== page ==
Is a light amusing story about Nesio, a small time drug dealer who has never managed to get away from his mother or his childhood traumas, and carries on his back the stigma of a born loser... See full summary »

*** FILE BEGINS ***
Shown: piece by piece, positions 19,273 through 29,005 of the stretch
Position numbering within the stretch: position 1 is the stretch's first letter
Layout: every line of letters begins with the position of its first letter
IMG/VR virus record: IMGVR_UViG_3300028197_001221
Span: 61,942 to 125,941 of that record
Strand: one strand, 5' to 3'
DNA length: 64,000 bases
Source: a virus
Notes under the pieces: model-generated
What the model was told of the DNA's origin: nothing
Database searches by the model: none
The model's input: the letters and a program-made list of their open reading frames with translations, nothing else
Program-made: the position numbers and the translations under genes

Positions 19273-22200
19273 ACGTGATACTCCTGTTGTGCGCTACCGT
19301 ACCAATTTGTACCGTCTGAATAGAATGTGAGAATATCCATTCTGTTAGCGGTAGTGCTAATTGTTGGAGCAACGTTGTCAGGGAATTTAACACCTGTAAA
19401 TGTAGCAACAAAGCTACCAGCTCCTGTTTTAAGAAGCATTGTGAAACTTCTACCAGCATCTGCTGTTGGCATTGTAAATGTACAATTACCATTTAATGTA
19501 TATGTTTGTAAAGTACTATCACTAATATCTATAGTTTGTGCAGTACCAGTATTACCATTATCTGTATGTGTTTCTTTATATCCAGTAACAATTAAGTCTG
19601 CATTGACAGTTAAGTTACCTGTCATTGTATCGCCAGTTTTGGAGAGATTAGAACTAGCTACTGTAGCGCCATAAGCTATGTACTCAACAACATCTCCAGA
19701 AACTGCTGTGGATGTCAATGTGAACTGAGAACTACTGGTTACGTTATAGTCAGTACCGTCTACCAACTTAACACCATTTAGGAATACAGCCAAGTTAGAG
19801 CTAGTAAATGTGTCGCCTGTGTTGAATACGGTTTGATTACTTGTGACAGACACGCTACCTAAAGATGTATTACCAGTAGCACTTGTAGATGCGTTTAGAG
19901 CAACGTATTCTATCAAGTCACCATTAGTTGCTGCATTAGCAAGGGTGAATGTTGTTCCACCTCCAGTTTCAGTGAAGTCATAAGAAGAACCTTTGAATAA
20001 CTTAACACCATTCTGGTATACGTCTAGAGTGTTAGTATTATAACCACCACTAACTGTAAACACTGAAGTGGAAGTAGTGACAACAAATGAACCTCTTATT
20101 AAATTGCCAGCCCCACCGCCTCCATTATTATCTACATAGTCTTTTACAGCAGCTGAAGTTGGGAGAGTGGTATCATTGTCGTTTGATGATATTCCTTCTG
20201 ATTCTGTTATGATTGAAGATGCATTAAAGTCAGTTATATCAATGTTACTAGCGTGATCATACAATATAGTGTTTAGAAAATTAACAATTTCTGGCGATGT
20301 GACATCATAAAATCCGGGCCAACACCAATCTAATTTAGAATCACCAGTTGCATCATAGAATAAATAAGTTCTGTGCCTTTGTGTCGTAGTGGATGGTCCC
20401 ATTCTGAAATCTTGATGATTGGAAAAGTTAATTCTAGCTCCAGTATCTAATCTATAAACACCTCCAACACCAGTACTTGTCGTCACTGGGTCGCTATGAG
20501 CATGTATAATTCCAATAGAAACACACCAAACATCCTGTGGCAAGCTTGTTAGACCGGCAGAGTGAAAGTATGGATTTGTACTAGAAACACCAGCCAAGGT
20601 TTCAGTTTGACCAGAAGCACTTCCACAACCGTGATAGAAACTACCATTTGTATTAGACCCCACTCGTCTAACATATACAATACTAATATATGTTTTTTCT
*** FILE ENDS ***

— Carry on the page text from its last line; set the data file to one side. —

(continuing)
Review based on 1st showing on Spanish television, April 14, 2017. When seeing the movie title Santiago Apóstol(2017)the first question many people may have is, which apostle is that? Of course in different languages the Apostles have different names. For example in French there is Pierre and Jean; Polish-Jan; Slovak-Ondrej, on and on. Santiago is a little more difficult to guess than most. He is, in fact, James the Greater, brother of St. John the Evangelist and one of the 12 apostles. This Mexican movie, which began filming in June 2015, deals with Santiago from the time he became an apostle to his death. The time spent with Jesus accounts for a half hour. It's quite a good abridgment of what would normally be the entire plot of another movie. The whole 2 hours are engrossing with a fast pace, good acting/direction, vivid colors and wonderful costume design. If there was an award for best casting this film would win it! Julián Gil is superb as the lead character. Once the first quarter of the plot winds down we then see Santiago as he coverts followers, confronts temptation, avoids capture and shows perhaps more aggression then his fellow apostles. One scene shows him single handed fighting 3 or 4 men to set a group of captives(who were being transported) free. Another scene has him engaged in a one on one sword fight, winning decisively. A key ingredient in the plot concerns his visions of Mary, the Mother of God(played with flair by Scarlet Ortiz), and her help. As Santiago has a major connection to Spain and is believed to have been buried in Santiago de Compostela, it is not a surprise that the shooting location is Pontevedra, Galicia, northwestern Spain. The setting is indeed a big plus! A nice addition to this movie are the occasional full screen geographical maps showing where the journeys are continuing to. Well worth watching and a fine addition to the many religious biographical dramas of the past.
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